I've been using Windows for a long time, and have collected vast numbers of little utilities. Some of them are good. For a long time I've been meaning to put up this webpage, telling people which ones they are. I think they're all free to download and use for non-commercial purposes unless otherwise marked, but I may make mistakes.
My current text editor of choice. It's a drop-in replacement for notepad. It loads almost instantaneously, so is great for making quick notes, has search-and-replace, and block indentation. The biggest features it misses are syntax highlighting and macro recording. Note that this is not an emacs or a vim, but I seldom need that and can fall back to more powerful tools when I do. I don't believe that with great power should come great lack of usability.
This control panel applet is an absolute necessity on all versions of Windows. It's the first thing I install on a new machine. Unfortunately, it looks like the latest (officially WinXP-only, I don't know whether that's true) version may suck a bit, so I'm sticking with the previous lot (I'm taking the same view of XP itself. Win2k is currently the only sensible Microsoft OS to be using; if you can get it to install, that is). "Command-prompt here", tab completion in command prompts and icon cache refreshing are probably the most useful aspects.
This adds a page to the "Properties" of each file in explorer which displays a 32-bit number called a CRC (cyclic redundancy check). This is a number which has been stirred up by reading through the contents of the file. If two files have the same number, they probably have the same contents (unless someone's deliberately made them match). Note to self: Do an MD5 version one day.
update: Unfortunately they've decided to attempt to charge for these. They aren't that good. You may be able to find old versions in other locations though, e.g. here for InCtrl5.zip. AllTheWeb.com is good for that kind of search.
UnClean is great for Win2k users. Win2k's "Add/Remove Programs" menu loads every icon of every program you've installed before letting you uninstall anything. This takes ages. UnClean, a freebie from Ziff-Davis, is a replacement which doesn't do that. You should also look at the other listed utilities, many of them (particularly those by Neil Rubenking) are good.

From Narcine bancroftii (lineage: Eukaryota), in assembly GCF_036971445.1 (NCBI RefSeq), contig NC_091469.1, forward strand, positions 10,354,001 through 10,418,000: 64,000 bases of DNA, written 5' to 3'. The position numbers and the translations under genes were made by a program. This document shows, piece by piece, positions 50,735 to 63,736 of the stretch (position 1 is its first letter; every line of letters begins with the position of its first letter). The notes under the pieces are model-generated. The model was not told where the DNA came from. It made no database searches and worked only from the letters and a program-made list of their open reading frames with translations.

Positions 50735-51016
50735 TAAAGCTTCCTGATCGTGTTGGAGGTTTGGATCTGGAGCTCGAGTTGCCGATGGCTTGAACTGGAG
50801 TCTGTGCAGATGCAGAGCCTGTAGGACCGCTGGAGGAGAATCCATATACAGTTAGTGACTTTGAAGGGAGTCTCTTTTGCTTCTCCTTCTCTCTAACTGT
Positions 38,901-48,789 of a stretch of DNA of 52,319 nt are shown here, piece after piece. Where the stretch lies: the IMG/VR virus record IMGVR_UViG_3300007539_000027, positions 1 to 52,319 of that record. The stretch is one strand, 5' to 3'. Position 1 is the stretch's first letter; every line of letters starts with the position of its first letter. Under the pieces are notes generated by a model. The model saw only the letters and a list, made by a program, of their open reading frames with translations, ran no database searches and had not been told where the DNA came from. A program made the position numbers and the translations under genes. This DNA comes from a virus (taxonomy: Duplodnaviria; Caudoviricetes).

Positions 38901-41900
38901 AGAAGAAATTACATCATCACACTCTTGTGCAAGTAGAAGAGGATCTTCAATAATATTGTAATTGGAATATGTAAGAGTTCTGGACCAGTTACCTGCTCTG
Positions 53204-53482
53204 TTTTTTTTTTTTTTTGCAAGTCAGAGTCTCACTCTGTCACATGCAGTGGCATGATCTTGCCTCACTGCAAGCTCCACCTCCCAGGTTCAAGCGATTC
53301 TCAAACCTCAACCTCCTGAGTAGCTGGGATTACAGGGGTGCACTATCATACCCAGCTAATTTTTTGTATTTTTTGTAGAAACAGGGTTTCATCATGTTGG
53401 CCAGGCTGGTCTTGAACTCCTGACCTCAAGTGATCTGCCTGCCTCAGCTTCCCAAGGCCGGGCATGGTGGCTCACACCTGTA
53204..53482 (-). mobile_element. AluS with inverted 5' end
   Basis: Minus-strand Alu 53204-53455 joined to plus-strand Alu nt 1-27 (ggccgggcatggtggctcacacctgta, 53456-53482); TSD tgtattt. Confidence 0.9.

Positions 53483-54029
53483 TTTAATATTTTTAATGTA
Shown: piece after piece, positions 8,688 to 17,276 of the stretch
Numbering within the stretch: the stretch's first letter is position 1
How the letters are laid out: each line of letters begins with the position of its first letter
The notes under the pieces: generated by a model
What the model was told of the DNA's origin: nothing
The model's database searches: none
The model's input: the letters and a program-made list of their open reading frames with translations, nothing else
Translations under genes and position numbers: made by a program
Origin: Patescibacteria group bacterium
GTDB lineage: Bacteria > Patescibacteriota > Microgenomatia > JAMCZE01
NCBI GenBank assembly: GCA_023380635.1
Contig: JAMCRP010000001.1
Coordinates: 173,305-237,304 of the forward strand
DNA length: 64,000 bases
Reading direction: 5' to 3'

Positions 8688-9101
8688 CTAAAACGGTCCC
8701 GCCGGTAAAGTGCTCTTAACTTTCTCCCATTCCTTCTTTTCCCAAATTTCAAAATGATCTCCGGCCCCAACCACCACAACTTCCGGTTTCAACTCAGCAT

Unix programmers have a lot of tools available to them. Windows programmers should get these attempts to port a large number of them.
Cygwin provides a host environment which pretends to be Unix, MSYS/MinGW tries to be as native as possible. The result is that Cygwin lets you run mainly unmodified Unix apps, whereas MinGW lets you write Unix-like apps which compile to standalone Windows exes.
Even if you aren't a programmer, you should install Cygwin with XFree86, since you can then download and (with some patience) run some programs written for linux.
See http://www.thefreecountry.com/compilers/cpp.shtml for a fuller list.
TODO: Rewrite this to emphasise the IDE/compiler split
I should start by admitting that for the past few years, Microsoft Visual C++ has pretty much ruled the windows-programming roost (or the Intel Compiler for fast code). This has been upgraded to version 7 and re-branded as the .NET C++ compiler, which Microsoft gives away in the (ifl:).NET Framework SDK. You won't have an IDE with that, but see below.
Note that Microsoft has never cared about standards compliance in their C++ compiler. If you want a standards-compliant compiler, the best of the best seems to be the (ifl:)Comeau compiler is probably what you should try (it has good warnings too). But for the warnings you can often stick code snippets into their online trial, and GCC is pretty hot on its heels now for compliance.